Thursday, April 2, 2015

This is a Robbery!

I'm turning in to a crime beat reporter! Albeit of the historic variety. Tuesday I wrote about a shooting. Today, a bank robbery.

Earlier this week I was reviewing the descendants of my great grand aunt, Margaret Muir, and her husband, Robert Caswell, in preparation for writing about the family for my multi-volume book about the descendants of Robert Muir, my three times great grandfather. I realized there were some loose ends to research involving Robert Samuel Jenks, a grandson of Robert and Margaret's. 

Robert Samuel Jenks was born in 1939 and died in 1979. He married twice and because his wives may still be living I will not provide too much information about them. When Robert died he left behind a 30-year-old widow and a 10-year-old child. Four years later his widow married Louis Willard Mercier, who was 19 years her senior. He married at least 6 times during the course of his life.

Louis was also a bank robber.

He was born in 1930 in Wisconsin and served in the Army for four years, including service in the Korean Conflict. He was honorably discharged from the Army as a sergeant and was awarded two bronze stars.  He went to barber's school at Mole Barber College after the war and became a barber for ten years.

During that time he operated a barber shop in Moses Lake and commuted to his home in Seattle on weekends. On 30 March 1964 he walked into the Peoples National Bank in downtown Seattle and handed a teller two notes. One said the bank manager's son was being held and would be released when Mercier returned. The other apparently asked for money. The teller gave him over $2,000 and also pressed the silent alarm. Mercier was held by the bank manager until the police arrived. He was arrested without incident and held in jail in lieu of a $10,000 bond. At the time of his arrest he told police he was dying of cancer and only had 30 days to live. How he thought that would help his situation, I have no idea.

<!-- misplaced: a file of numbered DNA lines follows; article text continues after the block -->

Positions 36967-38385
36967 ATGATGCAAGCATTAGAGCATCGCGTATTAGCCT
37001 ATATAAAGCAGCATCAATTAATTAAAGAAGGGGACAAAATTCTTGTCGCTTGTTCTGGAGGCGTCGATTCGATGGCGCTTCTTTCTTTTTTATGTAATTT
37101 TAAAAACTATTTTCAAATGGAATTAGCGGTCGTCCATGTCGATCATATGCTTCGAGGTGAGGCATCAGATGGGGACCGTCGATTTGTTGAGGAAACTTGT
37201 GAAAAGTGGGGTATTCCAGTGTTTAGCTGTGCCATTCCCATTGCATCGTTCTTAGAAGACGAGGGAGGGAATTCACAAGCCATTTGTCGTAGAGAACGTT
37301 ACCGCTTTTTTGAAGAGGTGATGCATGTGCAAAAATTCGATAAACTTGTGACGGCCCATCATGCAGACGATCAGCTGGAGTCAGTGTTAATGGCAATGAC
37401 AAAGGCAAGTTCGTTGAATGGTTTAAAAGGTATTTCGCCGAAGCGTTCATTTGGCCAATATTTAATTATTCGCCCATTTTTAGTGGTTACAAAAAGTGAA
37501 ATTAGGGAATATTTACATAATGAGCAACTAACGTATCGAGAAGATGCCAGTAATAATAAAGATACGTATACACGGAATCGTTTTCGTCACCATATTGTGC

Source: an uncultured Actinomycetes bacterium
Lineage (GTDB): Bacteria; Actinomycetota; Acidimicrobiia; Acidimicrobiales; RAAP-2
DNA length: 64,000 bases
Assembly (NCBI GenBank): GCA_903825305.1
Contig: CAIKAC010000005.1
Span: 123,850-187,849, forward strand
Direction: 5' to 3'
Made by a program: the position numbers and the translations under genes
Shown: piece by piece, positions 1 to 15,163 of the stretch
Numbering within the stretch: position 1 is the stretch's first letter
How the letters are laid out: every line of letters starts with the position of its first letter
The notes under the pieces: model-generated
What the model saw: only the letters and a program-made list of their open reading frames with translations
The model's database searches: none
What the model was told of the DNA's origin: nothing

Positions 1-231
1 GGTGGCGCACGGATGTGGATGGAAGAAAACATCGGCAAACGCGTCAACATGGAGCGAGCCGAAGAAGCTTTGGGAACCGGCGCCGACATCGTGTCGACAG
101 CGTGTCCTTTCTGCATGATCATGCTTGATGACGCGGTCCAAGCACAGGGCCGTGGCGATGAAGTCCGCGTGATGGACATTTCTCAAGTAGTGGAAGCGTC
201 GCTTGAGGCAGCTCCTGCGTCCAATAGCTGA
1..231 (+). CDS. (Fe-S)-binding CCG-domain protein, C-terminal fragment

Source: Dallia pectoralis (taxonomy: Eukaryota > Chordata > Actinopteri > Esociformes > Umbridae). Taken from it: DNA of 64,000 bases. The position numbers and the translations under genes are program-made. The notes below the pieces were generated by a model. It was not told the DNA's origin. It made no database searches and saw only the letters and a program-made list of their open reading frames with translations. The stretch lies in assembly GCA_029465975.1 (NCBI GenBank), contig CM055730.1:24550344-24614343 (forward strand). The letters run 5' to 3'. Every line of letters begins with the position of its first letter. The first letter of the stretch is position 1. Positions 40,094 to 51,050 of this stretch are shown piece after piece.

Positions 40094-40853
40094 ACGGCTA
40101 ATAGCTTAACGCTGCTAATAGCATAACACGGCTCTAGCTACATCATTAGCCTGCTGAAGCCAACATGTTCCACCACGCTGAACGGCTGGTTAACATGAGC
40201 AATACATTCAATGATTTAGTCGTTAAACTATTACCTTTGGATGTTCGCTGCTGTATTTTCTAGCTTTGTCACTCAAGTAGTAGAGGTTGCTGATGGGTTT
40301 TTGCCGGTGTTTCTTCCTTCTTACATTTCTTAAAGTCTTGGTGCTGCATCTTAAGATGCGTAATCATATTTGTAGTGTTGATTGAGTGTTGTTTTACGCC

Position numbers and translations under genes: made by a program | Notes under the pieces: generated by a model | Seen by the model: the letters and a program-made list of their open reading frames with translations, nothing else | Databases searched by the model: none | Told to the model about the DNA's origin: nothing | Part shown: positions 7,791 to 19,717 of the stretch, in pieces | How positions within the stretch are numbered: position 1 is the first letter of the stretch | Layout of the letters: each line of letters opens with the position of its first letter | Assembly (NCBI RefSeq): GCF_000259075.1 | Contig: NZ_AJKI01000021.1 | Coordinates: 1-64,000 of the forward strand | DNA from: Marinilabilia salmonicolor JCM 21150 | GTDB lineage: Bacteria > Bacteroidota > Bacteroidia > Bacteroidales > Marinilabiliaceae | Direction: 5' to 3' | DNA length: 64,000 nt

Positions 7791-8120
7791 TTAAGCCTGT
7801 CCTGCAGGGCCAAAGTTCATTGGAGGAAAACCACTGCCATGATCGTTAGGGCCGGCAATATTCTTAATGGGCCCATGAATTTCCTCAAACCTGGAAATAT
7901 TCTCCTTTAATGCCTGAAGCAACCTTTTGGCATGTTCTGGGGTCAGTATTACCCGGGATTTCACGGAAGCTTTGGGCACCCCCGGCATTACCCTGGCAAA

Article about the bank robbery from the Centralia Daily Chronicle,
dated 31 March 1964; image courtesy of

Nearly two months later Mercier was convicted of bank robbery and sentenced to ten years in jail. The judge did order 90-day psychiatric evaluation and said the sentence might be reduced or probation granted after the study. The judge's final words were: "You are no ordinary bank robber by any means."

Louis lived for 36 years more years and died of a long illness in 2000 at a Veterans Affairs Medical Center.


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